US Immigration and Customs Enforcement (ICE) is extending until August 31, 2021 its relaxed enforcement of the normal requirement to physically inspect the original documents presented by new hires during the I-9 process and thus allow eligible employers to continue to implement remote I-9 verification in certain circumstances during the COVID-19 emergency.  

Employers who are eligible for and elect to use the remote I-9 policy will be able to inspect Section 2 documents remotely, by video, fax or email, and must retain copies of the documents. The ordinary timelines for I-9 completion remain in effect. Section 1 of the I-9 must be completed by the employee’s start date and Section 2 must be completed within three business days of the start date. Employers taking advantage of these relaxed procedures must provide written documentation of their remote on boarding and telework policy to each employee.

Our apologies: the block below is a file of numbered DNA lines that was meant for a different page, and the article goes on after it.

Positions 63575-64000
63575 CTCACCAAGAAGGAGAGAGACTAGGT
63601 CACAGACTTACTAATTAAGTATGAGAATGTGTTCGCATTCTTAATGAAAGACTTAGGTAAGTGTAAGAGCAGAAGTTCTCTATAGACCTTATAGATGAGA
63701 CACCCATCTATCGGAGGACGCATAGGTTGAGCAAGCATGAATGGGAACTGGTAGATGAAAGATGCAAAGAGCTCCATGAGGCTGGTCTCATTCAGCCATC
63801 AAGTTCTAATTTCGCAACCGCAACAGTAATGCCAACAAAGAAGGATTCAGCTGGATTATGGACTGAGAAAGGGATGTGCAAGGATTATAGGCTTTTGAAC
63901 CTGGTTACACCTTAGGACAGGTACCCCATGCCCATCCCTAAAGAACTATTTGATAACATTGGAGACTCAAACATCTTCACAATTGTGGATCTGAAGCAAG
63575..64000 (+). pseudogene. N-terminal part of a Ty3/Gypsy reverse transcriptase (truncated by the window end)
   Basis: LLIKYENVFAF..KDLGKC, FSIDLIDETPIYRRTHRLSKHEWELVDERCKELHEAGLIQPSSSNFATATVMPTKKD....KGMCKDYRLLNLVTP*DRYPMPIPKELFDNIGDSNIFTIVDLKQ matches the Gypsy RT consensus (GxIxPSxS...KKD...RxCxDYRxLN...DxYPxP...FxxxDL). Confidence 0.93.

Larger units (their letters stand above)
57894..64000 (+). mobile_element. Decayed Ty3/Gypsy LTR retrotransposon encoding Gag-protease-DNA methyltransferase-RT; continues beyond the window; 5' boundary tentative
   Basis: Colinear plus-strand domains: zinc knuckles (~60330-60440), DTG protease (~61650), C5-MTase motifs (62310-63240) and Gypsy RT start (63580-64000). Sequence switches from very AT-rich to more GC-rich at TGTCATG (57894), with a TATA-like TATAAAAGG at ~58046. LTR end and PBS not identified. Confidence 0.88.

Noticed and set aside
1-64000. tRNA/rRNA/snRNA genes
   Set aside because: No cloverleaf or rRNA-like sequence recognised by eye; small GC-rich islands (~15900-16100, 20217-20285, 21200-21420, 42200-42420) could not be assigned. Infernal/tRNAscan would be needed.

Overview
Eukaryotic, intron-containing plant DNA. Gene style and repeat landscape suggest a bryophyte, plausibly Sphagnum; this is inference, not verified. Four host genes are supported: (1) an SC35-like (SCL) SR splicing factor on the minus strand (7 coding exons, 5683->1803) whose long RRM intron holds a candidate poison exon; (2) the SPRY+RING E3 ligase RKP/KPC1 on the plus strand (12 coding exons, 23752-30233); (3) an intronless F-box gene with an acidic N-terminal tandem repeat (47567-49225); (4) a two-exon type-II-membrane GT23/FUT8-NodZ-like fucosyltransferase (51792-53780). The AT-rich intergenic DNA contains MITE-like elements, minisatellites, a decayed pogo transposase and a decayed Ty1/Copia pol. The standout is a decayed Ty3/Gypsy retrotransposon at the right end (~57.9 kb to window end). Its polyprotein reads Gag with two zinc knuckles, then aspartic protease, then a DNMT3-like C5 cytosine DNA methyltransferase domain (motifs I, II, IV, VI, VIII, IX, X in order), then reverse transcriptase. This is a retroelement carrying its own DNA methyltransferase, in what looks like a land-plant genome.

Employers may however also continue to follow standard Form I-9 procedures, including the use of third-party agents to complete verification on the employer’s behalf.

USCIS is extending its 60-day deadline extension policy to 30 September 2021

In its on-going response to the COVID-19 pandemic, USCIS is further extending its 60-day deadline extension policy for responses to various agency actions to 30 September 2021. The accommodation will continue to be available to stakeholders responding to or filing the following: 

  • Requests for Evidence (RFE);
  • Notices of Intent to Deny (NOID);
  • Notices of Intent to Revoke (NOIR);
  • Notices of Intent to Terminate EB-5 Regional Investment Centers (NOIT), as well as Notices of Intent to Rescind;
  • Form I-290B appeal/motion filing requirements to reopen an adverse USCIS decision; and
  • Form N-336, Request for a Hearing on a Decision in Naturalization Proceedings filing date requirements.

As a reminder, this accommodation does not affect applications for extensions of stay or employment authorisation. These applications must continue to be timely filed.

The accommodations, which were initially announced in March 2020 as a means of minimising negative consequences of the COVID-19 pandemic, were originally set to end in September 2020 and have been extended several times.